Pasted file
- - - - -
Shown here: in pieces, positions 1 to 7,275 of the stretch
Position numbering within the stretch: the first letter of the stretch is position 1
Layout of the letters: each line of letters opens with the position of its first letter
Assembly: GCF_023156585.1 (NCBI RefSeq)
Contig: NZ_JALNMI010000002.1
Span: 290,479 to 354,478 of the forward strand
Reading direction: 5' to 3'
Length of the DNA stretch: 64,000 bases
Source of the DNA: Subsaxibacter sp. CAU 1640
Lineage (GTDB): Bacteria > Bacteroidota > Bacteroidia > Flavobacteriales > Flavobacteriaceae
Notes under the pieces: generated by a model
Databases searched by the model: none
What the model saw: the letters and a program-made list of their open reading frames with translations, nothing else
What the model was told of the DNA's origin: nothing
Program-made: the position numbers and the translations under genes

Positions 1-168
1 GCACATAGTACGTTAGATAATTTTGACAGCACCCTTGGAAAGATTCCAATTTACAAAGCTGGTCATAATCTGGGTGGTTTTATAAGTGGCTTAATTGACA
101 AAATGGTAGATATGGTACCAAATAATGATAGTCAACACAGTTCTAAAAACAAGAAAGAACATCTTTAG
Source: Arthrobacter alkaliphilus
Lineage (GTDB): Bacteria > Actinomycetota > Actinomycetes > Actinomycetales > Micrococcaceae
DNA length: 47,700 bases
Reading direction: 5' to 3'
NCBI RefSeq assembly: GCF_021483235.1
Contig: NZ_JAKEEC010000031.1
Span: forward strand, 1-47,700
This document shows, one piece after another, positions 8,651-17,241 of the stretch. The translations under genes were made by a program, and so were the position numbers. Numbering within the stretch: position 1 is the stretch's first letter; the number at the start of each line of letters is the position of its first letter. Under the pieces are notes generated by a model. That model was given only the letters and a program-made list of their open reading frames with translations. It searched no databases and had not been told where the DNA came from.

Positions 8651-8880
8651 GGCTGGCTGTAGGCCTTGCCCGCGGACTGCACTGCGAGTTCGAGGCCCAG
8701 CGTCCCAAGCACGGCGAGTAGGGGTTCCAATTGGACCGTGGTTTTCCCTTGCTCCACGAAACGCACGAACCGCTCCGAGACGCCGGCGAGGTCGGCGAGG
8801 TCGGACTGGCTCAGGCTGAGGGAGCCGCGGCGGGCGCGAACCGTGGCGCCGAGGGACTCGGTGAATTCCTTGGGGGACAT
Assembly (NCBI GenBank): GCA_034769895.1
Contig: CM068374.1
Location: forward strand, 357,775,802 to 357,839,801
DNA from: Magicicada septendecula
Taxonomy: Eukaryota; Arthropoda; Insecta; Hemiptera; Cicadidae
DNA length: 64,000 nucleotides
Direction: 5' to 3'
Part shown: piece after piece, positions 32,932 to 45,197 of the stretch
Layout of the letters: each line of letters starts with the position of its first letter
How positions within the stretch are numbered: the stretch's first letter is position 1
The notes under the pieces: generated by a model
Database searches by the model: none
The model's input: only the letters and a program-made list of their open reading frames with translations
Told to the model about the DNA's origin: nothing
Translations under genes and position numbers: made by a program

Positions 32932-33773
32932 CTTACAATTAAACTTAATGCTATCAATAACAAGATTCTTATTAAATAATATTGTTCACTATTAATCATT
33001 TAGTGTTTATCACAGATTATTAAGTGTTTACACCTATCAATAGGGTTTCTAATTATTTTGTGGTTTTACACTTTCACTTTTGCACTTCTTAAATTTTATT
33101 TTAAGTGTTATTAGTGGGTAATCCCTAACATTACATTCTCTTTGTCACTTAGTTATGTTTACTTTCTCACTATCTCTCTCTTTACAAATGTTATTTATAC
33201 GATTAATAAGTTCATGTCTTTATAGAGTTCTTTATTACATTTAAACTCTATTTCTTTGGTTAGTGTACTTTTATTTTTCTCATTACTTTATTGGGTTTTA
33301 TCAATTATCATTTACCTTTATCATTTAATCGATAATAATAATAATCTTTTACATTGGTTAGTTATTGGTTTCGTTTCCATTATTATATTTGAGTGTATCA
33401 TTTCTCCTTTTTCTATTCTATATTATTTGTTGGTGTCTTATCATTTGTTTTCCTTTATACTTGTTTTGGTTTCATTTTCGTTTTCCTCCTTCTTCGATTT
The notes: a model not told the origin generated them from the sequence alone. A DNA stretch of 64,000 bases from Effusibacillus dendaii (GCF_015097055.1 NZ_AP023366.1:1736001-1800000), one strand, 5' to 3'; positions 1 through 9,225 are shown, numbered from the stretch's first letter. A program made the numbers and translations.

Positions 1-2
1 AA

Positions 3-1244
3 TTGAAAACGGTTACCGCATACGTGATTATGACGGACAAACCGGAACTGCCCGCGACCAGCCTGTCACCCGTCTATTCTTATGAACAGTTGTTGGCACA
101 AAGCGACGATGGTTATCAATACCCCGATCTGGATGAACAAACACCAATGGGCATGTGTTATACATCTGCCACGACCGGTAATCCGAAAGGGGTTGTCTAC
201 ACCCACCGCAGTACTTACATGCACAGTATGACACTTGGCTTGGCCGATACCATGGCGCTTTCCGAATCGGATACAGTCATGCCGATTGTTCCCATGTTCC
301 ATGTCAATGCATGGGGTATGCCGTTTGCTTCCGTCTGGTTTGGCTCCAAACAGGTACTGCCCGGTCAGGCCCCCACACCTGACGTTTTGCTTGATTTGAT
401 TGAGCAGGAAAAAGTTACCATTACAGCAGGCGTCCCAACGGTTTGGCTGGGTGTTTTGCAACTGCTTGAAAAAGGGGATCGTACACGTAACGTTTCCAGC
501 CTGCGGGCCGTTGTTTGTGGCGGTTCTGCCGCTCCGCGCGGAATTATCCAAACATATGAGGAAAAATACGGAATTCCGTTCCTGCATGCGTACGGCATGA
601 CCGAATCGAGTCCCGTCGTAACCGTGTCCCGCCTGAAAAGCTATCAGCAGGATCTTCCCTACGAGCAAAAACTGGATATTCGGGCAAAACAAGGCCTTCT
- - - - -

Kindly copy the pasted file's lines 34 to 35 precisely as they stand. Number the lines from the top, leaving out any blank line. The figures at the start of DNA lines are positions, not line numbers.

DNA from: Magicicada septendecula
Taxonomy: Eukaryota; Arthropoda; Insecta; Hemiptera; Cicadidae